11 Employer FAQs: (No. 2) "What does 'right to work' mean?"

Over the next 10 business days, I'll have a series of short posts addressing common questions that employers have about the law. If there is an "FAQ" that you would like for me to address, please let me know in the comments box.

I may also have more in-depth postings as circumstances warrant.FAQ Round 2.jpg

Employer FAQ No. 2: "What does 'right to work' mean?"

As I've said in a previous post, "right to work" is not a synonym for "employment at will." A "right-to-work" state is one in which employees may not be required to join unions or pay union dues as a condition of employment.

The Labor Management Relations Act, enacted in 1947 to amend the National Labor Relations Act, outlawed the "closed shop" (in which union membership was required as a condition of hire) but allowed the "union shop," in which an employee did not have to be a member of a union upon hire but had to join within a set period after hire or, at least, pay union dues. The LMRA also gave states the right to enact "right-to-work" statutes, which made even union shops illegal. According to the National Right to Work Legal Defense Foundation, 22 states (primarily in the South and Middle West) have enacted right-to-work laws. Most states in the Northeast, the Upper Midwest, and the far West (including Alaska and Hawaii) allow union shops.

(Even in a union shop, an employee who doesn't belong to the union may be allowed to withhold a portion of his union dues under certain circumstances.)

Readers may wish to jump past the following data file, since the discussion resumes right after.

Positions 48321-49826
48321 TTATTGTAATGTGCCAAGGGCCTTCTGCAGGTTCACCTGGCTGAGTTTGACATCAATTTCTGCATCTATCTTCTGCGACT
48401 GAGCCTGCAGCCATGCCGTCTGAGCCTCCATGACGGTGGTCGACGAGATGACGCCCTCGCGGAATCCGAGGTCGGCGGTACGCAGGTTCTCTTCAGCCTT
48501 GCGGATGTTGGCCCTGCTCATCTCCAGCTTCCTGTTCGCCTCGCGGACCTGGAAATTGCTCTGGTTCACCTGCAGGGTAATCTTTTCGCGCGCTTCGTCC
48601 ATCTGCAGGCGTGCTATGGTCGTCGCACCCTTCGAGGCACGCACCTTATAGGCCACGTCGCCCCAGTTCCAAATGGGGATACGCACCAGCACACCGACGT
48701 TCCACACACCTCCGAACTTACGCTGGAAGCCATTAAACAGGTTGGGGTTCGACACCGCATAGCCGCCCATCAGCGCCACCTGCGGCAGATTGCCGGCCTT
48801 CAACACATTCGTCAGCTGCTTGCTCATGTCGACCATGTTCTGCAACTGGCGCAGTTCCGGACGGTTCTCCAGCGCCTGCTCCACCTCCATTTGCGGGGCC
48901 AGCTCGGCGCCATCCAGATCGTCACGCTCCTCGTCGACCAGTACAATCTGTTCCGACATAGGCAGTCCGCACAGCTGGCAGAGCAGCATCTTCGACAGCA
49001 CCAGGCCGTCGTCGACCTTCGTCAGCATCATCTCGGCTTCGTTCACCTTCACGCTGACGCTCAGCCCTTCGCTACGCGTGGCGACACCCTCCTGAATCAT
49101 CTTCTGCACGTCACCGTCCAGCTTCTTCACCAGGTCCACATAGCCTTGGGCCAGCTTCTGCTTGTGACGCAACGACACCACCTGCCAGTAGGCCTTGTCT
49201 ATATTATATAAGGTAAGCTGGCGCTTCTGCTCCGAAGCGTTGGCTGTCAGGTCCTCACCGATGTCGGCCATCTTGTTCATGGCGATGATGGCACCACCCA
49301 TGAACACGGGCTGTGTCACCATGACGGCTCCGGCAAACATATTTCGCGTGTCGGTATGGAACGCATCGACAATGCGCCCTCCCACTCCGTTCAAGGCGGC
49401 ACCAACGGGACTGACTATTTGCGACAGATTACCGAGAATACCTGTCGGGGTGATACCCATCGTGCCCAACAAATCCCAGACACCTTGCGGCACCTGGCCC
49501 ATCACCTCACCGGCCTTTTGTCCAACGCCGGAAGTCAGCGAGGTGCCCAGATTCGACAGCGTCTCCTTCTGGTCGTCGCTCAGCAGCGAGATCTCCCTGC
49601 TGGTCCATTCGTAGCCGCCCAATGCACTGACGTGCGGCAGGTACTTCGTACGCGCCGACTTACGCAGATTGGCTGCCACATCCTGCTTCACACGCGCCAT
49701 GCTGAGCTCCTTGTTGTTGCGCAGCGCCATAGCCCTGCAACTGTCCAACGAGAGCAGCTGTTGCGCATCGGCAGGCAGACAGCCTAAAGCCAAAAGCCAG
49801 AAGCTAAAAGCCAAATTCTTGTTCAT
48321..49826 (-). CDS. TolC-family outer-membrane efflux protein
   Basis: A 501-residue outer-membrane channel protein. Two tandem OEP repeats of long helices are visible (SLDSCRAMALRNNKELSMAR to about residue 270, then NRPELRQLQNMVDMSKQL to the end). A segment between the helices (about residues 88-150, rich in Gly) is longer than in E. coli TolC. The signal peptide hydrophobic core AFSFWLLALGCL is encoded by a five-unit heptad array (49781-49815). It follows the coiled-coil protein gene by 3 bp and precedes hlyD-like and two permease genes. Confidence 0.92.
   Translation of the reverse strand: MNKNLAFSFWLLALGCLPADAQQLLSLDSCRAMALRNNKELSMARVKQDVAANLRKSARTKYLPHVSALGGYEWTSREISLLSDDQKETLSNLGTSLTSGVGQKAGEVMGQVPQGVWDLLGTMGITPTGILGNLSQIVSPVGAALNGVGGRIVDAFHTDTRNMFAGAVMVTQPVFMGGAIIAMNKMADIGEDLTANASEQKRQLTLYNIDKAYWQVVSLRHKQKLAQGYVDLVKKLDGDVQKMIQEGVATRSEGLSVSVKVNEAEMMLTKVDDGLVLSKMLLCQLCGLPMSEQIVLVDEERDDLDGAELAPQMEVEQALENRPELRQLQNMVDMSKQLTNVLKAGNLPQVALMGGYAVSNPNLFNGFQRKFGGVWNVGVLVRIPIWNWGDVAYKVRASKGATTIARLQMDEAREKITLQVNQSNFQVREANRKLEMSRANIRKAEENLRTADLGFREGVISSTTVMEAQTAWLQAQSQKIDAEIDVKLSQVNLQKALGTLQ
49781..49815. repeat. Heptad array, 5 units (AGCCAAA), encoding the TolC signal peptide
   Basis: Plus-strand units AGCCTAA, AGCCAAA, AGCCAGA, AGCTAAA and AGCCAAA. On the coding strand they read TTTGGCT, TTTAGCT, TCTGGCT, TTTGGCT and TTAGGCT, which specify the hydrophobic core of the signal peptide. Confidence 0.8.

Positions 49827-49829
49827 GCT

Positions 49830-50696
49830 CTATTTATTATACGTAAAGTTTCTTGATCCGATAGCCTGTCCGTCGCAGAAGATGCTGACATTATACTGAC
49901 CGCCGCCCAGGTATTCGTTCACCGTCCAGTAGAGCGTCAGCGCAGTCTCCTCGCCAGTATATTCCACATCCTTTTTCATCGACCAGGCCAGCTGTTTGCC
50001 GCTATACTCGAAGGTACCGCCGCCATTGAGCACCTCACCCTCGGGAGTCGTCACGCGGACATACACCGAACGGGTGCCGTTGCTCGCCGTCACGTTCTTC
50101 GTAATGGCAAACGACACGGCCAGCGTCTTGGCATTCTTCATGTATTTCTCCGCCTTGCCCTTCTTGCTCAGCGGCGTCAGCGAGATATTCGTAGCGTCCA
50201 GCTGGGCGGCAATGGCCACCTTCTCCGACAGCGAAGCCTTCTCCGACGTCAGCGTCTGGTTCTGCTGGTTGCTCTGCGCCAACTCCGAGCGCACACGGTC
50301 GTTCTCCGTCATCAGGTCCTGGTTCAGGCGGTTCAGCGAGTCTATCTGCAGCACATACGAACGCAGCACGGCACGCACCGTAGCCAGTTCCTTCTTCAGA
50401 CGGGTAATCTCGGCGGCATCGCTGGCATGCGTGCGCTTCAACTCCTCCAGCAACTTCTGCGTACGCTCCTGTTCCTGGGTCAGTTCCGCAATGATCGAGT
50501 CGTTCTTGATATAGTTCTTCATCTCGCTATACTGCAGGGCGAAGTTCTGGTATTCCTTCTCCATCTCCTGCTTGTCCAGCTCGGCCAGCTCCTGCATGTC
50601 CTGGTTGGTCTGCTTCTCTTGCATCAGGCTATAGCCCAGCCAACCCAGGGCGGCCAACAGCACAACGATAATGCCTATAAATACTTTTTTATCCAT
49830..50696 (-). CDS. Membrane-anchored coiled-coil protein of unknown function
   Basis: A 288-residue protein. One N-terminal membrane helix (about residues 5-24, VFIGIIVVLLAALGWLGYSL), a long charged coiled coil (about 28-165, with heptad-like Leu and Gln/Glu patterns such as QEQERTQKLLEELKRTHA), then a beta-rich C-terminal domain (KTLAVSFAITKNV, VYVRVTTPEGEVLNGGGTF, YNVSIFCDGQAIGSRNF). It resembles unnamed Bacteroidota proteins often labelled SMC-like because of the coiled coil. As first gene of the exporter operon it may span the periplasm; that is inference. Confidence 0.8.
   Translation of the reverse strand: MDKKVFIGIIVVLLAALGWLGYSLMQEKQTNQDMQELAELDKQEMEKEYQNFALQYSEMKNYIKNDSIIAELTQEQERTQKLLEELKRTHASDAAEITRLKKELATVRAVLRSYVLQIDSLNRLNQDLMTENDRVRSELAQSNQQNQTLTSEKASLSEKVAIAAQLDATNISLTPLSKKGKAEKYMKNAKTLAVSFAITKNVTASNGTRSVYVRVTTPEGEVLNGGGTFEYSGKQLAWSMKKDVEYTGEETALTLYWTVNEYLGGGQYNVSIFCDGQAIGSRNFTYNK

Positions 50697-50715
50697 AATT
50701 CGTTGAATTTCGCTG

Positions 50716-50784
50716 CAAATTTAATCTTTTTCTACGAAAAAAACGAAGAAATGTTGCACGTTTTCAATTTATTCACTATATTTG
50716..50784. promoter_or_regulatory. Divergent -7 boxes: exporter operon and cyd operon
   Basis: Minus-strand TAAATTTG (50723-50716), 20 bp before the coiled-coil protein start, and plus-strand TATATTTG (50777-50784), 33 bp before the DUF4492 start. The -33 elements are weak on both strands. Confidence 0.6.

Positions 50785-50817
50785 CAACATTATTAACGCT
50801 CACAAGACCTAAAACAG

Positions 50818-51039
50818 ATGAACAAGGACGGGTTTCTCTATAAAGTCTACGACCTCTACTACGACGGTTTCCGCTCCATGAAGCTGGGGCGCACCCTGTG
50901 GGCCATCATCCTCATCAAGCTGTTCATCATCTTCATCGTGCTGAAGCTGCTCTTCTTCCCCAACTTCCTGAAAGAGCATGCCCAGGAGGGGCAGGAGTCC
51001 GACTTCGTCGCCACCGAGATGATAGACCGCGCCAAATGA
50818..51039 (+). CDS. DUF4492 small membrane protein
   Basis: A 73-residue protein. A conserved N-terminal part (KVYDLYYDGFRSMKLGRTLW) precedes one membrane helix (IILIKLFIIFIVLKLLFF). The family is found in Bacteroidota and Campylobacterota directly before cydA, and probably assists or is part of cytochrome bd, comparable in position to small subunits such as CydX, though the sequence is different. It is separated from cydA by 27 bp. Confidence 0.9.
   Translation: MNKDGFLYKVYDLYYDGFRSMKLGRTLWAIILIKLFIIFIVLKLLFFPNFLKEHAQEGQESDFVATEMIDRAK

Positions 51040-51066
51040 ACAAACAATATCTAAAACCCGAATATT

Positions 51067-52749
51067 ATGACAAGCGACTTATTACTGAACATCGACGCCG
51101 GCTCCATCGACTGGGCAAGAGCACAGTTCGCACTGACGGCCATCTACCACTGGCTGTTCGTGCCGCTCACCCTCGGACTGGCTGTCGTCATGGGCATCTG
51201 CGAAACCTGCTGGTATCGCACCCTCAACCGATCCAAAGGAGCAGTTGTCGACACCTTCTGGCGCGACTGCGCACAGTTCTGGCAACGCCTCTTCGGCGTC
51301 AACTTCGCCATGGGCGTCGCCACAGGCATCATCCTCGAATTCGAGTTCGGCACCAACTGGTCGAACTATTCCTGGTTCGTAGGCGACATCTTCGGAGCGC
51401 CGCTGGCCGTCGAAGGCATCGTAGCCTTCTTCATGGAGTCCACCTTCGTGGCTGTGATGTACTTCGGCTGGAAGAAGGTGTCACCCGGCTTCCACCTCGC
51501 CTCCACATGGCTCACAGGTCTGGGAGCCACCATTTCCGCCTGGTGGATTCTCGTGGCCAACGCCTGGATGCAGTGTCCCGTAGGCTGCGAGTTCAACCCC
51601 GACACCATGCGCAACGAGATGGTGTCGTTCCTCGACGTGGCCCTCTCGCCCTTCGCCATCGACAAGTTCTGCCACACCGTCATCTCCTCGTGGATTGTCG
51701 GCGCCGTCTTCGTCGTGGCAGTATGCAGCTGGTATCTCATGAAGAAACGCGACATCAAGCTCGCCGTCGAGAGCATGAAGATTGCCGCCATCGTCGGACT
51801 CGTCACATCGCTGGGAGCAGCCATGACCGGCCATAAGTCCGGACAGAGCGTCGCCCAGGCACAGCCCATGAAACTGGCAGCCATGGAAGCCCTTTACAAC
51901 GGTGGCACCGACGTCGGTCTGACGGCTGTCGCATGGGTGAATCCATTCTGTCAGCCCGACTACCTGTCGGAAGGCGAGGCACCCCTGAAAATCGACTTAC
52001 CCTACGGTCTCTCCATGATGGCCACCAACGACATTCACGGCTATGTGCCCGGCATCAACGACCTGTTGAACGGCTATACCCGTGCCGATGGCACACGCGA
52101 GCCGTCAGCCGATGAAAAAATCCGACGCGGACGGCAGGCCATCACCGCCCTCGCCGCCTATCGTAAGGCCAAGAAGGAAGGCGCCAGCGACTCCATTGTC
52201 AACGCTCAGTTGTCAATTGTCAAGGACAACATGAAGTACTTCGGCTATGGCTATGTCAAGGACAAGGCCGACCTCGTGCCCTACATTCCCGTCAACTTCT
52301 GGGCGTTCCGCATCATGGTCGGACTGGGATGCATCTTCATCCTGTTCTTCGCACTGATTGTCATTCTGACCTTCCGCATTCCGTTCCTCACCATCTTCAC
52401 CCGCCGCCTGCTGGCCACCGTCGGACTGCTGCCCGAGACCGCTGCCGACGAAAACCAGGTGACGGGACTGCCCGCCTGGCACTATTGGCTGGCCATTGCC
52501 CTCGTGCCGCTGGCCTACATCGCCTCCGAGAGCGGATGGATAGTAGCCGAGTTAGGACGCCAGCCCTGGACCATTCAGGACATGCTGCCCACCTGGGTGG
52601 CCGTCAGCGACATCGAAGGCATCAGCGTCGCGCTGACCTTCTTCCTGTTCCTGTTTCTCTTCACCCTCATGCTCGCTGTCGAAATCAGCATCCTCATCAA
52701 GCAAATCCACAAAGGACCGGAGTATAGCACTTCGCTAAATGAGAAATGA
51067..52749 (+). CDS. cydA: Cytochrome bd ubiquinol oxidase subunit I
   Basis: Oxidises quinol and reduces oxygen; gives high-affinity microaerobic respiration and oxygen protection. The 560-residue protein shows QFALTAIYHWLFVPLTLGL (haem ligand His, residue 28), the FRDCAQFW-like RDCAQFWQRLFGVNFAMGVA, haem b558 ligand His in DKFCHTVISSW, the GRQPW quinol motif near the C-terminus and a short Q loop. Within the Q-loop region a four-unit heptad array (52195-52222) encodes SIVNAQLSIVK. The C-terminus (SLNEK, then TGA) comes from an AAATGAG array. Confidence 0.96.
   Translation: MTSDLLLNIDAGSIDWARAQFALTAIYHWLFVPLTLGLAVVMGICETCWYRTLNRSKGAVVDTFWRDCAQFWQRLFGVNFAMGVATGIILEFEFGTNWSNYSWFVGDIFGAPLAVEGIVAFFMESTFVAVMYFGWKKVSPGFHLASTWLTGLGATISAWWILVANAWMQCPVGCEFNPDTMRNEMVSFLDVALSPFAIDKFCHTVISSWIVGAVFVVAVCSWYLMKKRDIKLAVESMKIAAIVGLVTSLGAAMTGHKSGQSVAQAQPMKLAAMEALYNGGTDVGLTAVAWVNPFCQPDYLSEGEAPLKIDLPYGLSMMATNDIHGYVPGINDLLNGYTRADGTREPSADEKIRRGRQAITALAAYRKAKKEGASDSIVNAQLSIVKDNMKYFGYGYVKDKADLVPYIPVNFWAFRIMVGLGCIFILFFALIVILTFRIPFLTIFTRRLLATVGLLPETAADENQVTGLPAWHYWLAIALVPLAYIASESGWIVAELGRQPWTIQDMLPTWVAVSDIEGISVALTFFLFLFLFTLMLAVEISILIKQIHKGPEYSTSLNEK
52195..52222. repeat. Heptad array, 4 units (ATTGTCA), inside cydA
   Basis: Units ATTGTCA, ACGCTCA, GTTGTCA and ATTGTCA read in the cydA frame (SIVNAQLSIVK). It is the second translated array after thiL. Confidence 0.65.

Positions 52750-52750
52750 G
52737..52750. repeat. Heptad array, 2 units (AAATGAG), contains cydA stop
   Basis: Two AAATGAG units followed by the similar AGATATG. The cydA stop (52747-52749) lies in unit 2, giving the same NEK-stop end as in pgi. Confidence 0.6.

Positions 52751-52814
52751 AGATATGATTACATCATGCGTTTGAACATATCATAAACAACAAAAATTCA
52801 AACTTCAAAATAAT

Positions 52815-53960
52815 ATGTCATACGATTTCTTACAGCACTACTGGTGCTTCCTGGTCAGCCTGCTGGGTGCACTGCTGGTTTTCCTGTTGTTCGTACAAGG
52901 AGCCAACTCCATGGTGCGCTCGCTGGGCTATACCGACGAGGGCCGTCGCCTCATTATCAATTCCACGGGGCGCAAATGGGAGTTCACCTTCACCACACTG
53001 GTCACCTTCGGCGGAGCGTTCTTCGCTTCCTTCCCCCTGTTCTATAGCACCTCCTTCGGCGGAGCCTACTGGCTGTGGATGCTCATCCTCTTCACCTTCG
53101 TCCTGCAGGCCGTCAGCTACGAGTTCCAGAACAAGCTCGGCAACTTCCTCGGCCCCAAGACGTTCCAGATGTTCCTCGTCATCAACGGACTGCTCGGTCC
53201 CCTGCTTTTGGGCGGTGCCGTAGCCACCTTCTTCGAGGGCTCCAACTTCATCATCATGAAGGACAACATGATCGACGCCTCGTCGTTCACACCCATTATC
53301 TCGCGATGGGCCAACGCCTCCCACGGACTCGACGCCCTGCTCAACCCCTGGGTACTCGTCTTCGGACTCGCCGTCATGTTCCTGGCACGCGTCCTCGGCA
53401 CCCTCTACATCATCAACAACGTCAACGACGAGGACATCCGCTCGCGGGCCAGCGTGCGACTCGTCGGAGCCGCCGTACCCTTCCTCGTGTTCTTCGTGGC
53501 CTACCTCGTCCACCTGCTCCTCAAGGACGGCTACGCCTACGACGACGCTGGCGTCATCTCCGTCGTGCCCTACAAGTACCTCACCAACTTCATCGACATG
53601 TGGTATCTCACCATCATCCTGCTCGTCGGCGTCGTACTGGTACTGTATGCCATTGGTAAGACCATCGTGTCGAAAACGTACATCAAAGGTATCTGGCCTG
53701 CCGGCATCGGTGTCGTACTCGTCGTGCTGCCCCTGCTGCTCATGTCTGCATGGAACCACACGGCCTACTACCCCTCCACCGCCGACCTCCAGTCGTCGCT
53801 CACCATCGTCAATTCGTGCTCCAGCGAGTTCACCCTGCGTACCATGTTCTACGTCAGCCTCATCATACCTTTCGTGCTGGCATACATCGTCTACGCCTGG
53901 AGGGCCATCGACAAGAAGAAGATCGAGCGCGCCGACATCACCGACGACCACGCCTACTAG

So, then, tell me again what "employment at will" means? "Employment at will" means that either the employee or the employer may terminate the employment relationship at any time and for any reason that is not unlawful. Almost every state has employment at will as its "default" rule, assuming there isn't another applicable law that might protect the employee. (But most states have scads of exceptions, so don't be too confident.)

PREVIOUS FAQs:

FAQ No. 1: What exactly is this "interactive process" we hear so much about?

Don't forget to send me your own employer FAQs! And don't forget that, if you vote for Pedro Employment & Labor Insider, all of your wildest dreams will come true.

Robin Shea has 30 years' experience in employment litigation, including Title VII and the Age Discrimination in Employment Act, the Americans with Disabilities Act (including the Amendments Act). 
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